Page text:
Herbert Dombrowski (1917-2010) was a German photographer.
Dombrowski was born in Hamburg in 1917 and began to take pictures as a high-school student. He was 19 when he went to the Hamburg port at night to photograph the SS St. Louis. The image, taken with a used Leica camera, was published on the cover of Reclams Universum, a popular illustrated magazine. Three years later the ship’s name became synonymous for the plight of German Jews, when it carried 900 refugees who were barred from entering Cuba and the United States and had to return to Europe. The ordeal took 50 days. More than 600 of the SS St. Louis passengers later died in concentration camps.
After the war Herbert Dombrowski started a career as a professional photographer. He opened a small studio in the Hamburg neighborhood of Eppendorf and began to work for a furniture store and the local hairdresser’s guild. During 1949 and 1950 he made money by taking pictures of beachgoers in Timmendorfer Strand, a seaside resort on the shores of the Baltic Sea, and learnt how to interact with people directly.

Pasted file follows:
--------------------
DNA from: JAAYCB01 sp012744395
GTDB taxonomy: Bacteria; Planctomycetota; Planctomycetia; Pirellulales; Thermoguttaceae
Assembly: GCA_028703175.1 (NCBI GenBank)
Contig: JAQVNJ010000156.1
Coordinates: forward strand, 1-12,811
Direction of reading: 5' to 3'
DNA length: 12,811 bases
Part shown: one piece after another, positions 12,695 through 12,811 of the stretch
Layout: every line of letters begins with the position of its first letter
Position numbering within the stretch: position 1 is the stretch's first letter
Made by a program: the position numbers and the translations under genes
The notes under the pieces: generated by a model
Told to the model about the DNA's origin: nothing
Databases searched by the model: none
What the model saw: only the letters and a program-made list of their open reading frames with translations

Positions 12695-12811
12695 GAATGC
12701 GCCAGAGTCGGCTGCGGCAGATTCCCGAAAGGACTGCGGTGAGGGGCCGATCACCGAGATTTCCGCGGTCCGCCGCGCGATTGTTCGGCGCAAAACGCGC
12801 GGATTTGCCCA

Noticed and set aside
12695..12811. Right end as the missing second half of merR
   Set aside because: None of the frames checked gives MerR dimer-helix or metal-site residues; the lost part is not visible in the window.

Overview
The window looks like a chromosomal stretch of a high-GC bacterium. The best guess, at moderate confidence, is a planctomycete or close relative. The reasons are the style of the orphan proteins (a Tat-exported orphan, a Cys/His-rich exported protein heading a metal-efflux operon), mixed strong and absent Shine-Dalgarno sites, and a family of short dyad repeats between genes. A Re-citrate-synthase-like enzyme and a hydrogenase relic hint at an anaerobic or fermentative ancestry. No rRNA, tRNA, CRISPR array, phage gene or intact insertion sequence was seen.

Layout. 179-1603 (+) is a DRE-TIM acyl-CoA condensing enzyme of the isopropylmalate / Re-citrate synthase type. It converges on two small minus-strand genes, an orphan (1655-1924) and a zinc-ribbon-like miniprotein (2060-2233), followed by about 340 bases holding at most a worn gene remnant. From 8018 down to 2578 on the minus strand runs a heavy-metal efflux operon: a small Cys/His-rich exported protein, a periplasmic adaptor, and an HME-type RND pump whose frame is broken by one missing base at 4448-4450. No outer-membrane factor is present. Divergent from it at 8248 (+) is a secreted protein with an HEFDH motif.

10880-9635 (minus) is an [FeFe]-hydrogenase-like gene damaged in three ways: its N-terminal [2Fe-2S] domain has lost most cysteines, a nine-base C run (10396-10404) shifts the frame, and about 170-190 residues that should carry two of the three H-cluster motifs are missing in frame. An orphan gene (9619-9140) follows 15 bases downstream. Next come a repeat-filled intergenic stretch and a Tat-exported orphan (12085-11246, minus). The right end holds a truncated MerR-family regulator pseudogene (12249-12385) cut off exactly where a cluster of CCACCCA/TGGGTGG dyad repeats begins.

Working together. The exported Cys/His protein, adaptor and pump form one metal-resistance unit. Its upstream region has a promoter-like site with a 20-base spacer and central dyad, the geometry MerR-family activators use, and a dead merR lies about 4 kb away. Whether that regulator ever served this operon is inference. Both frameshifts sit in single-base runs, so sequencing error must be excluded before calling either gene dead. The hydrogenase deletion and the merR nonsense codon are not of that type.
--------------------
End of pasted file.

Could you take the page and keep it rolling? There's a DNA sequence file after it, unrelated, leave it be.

Aside from extensive assignments such as a documentary of all of the old housing stock in the borough of Altona for Neue Heimat, the owner of a huge number of apartment buildings (1953-1956), he developed a journalistic eye for regular people in their daily surroundings. He shot images of shipyard workers and ships in Hamburg harbor, female spectators at the race tracks in their elegant dresses, men at the stock exchange, people in the streets, in market places such the Fischmarkt or in the district of St. Pauli.
He photographed for Hamburger Journal, Stern Magazine and the news weekly Der Spiegel. „I got into Stern because of a series of photos I had a shot at Ballhaus Jahnke in St. Pauli – at a dance hall. There I took pictures of sailors and hookers“, Dombrowski said. Editor-in-chief Henri Nannen was enthusiastic and published the series.
In the sixties his style was discovered by advertising agencies. He worked successfully for companies such as VW, BMW and ESSO. He retired in 1985. He died in May 2010 at the age of 93.